Sunday, 12 April 2015

This changes everything

We actually met quite unremarkably in the college food court. I was frantically working on an essay that was due that same day and he sat down next to me. He was a knowledgeable senior, I was a wide-eyed freshman with questions. Conversation ensued. 

I did not succeed in submitting my paper in time that day, but I did make a friend. 

His face was very agreeable, his beard was trimmed in sophisticated Abe Lincoln fashion, his jet black curls juxtaposed with stormy grey eyes. He seemed like one of those artsy types as was evident by the scarf he wore despite the weather and the messenger bag that he took with him everywhere. And sure enough when he found out I happened to have One Direction on my playlist, he shook his head in mock disdain and said, "Well, this changes everything."

He was funny and kind and smart. He loved animals, dogs in particular, and volunteered at the International Animal Rescue. He was highly opinionated when it came to politics and religion, without shoving his beliefs down everyone's throats. He made colours brighter. Lines sharper. And he blurred out everything else. 

He was easily the most interesting person I had ever met, and yet, he wanted to know what the highlight of my day was. 

I waited for those coinciding free lectures, during which we waxed poetic about everything, from the horrors of being an English major to the redundancy of nipples on mannequins to that professor who had a nervous breakdown after he was left at the altar. He joked about me being his future wife. He and I were both fluent in Internet jargon and made vague pop-culture references like they were supplying Oxygen. And if that isn't a great foundation for a fake potential future marriage, I don't know what is. 

It was these stolen moments and hurried conversations between classes, that made me, well, grow accustomed to his face.

We don't talk anymore. But I sure am glad that he stumbled into my life, when he did, with that smile hanging off his lips and the universe in his eyes.

Overthinking it

Recounting tales, especially of boys with The Bestfriend (clearly, I fail the Bechdel test), usually begins and ends with her saying, "Anna, don't read too much into this."

But being an over-zealous Psychology Major, I think I get a hall pass when it comes to overthinking it. And when I say overthink, I mean, being borderline obsessed. Overthinking 99% of the time isn't a bad thing. Trying to read the signs and analyzing every outcome is in our nature. As social beings, we are predisposed, to try to make sense of our surroundings. Out of the information we gather, we're inclined to make positive assessments; assessments that are usually in our favour.

But when your assessment is wrong. When you realize a boy can bring you coffee everyday for two months or beseech you to accompany him to a party, or flirt incessantly, without the ulterior motive that he likes you. When the question you keep asking yourself —so was it all in my head— becomes rhetorical. That is the 1% of the time when overthinking can suck some serious ass.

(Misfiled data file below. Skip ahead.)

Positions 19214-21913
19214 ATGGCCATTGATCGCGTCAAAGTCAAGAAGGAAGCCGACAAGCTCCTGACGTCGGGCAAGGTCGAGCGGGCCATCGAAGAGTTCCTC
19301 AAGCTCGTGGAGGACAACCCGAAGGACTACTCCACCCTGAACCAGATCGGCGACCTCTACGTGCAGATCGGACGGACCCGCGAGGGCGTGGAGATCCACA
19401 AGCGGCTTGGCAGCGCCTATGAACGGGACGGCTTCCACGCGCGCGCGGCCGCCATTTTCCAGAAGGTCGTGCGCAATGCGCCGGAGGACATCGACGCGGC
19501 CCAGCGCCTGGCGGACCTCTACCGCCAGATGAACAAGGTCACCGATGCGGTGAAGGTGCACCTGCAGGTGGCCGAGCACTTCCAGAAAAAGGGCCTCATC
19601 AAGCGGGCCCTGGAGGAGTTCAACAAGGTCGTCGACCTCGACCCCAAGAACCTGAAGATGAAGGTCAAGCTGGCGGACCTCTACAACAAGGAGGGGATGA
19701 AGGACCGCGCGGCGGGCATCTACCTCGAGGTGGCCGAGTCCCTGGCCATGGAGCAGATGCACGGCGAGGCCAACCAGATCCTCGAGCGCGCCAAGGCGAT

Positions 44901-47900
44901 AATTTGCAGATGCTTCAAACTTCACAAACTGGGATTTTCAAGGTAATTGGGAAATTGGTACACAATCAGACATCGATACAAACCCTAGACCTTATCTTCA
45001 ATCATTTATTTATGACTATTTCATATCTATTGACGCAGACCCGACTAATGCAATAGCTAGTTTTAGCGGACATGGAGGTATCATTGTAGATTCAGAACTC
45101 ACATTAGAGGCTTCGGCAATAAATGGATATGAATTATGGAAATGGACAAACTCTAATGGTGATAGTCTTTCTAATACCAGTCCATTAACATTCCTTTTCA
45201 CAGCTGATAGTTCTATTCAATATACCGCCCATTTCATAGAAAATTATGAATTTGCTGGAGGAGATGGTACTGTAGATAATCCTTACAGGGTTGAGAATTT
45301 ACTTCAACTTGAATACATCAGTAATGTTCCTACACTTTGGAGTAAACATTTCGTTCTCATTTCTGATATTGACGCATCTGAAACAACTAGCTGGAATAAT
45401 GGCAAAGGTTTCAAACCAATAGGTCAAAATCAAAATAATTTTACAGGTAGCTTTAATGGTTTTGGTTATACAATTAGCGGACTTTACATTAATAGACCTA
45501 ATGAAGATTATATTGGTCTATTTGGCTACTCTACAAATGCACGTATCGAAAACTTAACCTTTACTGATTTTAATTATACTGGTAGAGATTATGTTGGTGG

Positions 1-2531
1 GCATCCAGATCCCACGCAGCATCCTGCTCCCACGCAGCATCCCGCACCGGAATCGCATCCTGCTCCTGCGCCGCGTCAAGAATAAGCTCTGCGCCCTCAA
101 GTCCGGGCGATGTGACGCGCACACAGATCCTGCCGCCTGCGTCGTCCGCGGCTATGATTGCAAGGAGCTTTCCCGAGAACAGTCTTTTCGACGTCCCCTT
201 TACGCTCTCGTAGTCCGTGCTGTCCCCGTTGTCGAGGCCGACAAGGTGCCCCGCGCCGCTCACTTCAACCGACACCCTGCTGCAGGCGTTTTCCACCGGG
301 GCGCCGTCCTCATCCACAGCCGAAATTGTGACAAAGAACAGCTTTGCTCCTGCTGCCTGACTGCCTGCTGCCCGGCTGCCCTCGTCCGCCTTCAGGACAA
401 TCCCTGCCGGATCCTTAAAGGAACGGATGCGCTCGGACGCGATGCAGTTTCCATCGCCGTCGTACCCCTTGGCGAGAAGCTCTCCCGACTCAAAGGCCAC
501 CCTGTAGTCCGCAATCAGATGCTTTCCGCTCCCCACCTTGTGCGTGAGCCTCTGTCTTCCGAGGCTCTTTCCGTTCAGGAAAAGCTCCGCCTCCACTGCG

Segue, I think there's a reason why we like to consider men as elusive xy-chromosome carrying enigmas of the mystical. It's because if we don't, they'd just be simple one-dimensional cardboard characters. There'd be no mystery behind their every action, nothing to rant mindlessly about with The Bestfriend— nothing to overthink.

Friday, 10 April 2015

Her Story

This wasn't her story. She realized —albeit a little too late— the idea she had of him and her riding off into the sunset on a motorbike, was never going to happen. 

He was the love interest in someone else's story. And she was the sidekick. She was unsolicited advice and bursts of stock-whimsy personified into one role. Complete with over-grown bangs and an annoying penchant of putting aside her own agenda, to service someone else's. 

She wanted him to be her love interest. But she had just been too arrogant, too scared to admit it. And then someone else did. All the things she wished she was allowed to say, things that the unwritten bye laws of being a sidekick forbid her to, played in loops in her head— I liked him first. 

Poor choices and lost moments. 

She is now a grudging spectator of the love story enfolding before her; a story that isn't hers. Maybe it's her own damn fault for encouraging someone else to "go for it" instead of going for it herself. She plasters on a smile, as those two puzzle pieces join together; and all she can think is how she would be a better fit— 


She wasn't playing her role with perfection, like she promised she would. She wasn't being the friend she promised to be. Perhaps, she was cast wrong. So she left. 

This wasn't her story. Her story awaits her. And she will be counting mississippis until then.